Taxpayers with unreported offshore income, or are concerned an existing offshore arrangement may have become ineffective, have “only 10 months to bring their tax affairs up to date”, partner and tax investigations specialist at Blick Rothenberg, Gary Gardner, has warned.
In the Chancellor’s Budget on Wednesday (22/11/2017), the Government announced 18 new measures to tackle tax evasion and avoidance, which Mr Hammond claimed will bring in an additional £4.8 billion between now and 2022/23.
Mr Gardner stated that taxpayers who have not reported offshore income or have concerns regarding existing offshore arrangements becoming ineffective should “immediately disclose any irregularities and seek professional advice if they are concerned with the efficacy of any offshore interests, companies and trusts”.
He continued: “Refusing to do so by 30 September 2018 will expose those who do have additional tax to pay to criminal investigation or enormous fines (minimum penalty 100 percent of the additional tax!) for failing to correct offshore irregularities.”
Furthermore, Mr Gardner described the decision to extend HMRC’s time limits for raising assessments to 12 years (from four years) for non-deliberate offshore non-compliance as “an expected but still eye catching measure”. The measure is to be implemented following a consultation in Spring 2018.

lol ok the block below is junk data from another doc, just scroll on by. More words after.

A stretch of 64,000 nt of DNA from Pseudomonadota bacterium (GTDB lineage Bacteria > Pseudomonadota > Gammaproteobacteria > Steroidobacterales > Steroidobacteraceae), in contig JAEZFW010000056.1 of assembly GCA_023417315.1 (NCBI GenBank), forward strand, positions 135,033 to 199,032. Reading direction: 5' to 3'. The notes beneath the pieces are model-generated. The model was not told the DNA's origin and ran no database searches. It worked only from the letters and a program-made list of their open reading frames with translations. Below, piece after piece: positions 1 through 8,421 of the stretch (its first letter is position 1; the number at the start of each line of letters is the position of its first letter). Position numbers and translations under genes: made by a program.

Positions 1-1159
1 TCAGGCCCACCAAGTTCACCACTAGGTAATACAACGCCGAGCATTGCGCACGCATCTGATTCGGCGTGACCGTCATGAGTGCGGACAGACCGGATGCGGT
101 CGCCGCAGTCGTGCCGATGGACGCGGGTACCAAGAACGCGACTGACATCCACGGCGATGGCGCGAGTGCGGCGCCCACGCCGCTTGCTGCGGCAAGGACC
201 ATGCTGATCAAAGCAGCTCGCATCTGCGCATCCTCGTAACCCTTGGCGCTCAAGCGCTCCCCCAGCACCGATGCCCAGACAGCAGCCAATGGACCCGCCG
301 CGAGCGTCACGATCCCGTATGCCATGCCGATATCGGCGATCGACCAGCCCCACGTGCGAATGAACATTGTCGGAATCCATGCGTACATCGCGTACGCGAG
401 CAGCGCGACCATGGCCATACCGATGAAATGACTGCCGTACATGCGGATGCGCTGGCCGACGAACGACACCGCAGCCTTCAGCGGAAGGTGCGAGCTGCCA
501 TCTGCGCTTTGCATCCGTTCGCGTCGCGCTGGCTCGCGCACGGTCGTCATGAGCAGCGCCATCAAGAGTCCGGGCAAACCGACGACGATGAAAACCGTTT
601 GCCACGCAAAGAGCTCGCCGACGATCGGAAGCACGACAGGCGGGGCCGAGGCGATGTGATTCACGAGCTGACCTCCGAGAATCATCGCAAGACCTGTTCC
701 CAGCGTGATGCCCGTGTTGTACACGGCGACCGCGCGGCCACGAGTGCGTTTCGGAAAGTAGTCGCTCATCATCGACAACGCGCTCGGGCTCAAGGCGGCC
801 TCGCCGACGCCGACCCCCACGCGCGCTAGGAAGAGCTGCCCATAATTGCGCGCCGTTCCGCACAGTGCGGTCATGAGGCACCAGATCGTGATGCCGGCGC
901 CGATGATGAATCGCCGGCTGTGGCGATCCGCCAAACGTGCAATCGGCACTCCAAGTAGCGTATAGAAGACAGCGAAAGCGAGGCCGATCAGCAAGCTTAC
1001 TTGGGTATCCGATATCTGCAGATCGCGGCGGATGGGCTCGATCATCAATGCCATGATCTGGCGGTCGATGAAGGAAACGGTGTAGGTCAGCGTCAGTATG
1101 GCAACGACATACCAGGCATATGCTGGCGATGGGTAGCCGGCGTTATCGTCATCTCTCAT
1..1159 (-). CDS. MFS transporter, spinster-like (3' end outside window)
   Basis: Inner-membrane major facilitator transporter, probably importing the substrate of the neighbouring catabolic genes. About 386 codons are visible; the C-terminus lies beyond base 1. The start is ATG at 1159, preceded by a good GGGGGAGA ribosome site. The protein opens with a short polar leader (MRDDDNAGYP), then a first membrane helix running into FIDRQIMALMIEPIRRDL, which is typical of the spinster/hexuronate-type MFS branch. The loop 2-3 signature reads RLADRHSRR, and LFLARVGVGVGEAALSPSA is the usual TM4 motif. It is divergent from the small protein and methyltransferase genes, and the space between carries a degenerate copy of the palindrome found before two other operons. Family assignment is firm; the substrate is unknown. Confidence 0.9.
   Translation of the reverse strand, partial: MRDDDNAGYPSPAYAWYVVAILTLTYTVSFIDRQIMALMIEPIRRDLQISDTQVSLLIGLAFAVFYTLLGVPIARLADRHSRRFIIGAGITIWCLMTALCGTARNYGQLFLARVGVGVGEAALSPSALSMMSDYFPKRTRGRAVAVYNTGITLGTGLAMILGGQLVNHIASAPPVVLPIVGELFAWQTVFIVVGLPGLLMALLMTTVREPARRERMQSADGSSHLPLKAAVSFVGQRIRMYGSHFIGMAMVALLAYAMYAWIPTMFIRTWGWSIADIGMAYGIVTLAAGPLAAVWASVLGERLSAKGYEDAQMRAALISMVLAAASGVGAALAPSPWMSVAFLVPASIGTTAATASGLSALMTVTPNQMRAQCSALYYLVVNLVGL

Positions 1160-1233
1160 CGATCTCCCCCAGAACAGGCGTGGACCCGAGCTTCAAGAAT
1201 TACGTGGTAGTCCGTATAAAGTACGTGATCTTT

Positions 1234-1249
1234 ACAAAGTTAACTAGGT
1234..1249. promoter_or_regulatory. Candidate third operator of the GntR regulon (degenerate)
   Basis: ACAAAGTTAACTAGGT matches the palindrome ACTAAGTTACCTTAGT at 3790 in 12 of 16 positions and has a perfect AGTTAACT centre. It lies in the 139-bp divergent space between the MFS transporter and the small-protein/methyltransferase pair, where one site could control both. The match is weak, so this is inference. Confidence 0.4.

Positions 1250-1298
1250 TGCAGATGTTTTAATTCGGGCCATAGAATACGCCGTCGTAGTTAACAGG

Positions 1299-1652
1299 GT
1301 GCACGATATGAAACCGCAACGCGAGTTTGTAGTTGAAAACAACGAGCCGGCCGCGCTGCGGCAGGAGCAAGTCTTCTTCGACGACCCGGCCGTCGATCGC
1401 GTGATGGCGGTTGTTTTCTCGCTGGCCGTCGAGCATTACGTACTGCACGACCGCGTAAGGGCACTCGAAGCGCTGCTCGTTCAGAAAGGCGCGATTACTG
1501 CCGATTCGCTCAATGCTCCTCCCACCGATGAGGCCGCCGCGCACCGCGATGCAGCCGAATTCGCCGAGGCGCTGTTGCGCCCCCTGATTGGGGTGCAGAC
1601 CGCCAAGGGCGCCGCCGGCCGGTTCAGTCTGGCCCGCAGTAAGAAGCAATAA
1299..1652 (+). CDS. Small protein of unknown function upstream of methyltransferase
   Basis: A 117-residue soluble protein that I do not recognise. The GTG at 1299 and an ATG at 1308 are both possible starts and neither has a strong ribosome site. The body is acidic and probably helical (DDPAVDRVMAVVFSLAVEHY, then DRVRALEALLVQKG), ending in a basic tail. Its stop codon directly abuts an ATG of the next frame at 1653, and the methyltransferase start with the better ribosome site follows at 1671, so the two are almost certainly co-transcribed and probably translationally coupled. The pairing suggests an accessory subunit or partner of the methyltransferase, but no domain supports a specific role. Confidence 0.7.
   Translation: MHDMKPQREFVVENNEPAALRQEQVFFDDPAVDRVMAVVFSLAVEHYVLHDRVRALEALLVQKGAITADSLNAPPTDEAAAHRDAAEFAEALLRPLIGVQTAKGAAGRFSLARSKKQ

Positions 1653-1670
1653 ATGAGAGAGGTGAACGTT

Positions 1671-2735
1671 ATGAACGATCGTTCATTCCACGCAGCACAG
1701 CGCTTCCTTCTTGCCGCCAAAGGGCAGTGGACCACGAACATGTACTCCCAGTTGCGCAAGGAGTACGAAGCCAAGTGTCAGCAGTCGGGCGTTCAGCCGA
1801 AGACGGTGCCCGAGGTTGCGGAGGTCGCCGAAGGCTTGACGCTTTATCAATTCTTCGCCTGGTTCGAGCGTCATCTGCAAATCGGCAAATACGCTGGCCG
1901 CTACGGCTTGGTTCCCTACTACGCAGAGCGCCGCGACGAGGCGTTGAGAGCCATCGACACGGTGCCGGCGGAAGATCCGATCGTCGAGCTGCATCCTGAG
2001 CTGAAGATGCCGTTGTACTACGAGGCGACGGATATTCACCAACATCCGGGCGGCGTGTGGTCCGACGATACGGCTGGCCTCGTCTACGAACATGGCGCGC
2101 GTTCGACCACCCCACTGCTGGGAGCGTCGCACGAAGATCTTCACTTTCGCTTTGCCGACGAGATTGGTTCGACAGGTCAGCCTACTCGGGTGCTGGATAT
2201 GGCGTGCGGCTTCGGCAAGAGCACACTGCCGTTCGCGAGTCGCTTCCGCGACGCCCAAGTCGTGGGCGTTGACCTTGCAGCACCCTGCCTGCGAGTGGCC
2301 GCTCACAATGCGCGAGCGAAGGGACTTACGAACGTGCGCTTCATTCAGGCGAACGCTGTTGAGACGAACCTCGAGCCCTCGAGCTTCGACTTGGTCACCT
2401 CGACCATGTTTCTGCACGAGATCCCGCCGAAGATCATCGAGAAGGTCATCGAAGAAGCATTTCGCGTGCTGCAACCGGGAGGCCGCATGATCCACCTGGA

“This will be a very welcome measure for the HMRC’s ability to recover unreported offshore income and dovetails with the relatively new ‘Requirement to correct’ and ‘Failure to Correct’ penalties, the inception of the automatic exchange of information, the Common Reporting Standard and the supposed new ‘Requirement to notify HMRC of offshore structures’ measure,” Mr Gardner added.
As HMRC already had a “formidable armoury of measures to tackle offshore evasion and avoidance”, the new measures are “the icing on the cake” and show a commitment to close the gap.
“The Government is claiming that the more than 100 measures that they have introduced since 2010 have recovered an additional £160 billion in tax,” Mr Gardner concluded.
“This is a significant figure but requires further scrutiny to understand how effective the measures have been, as both a deterrent and sanction in closing the tax gap.”
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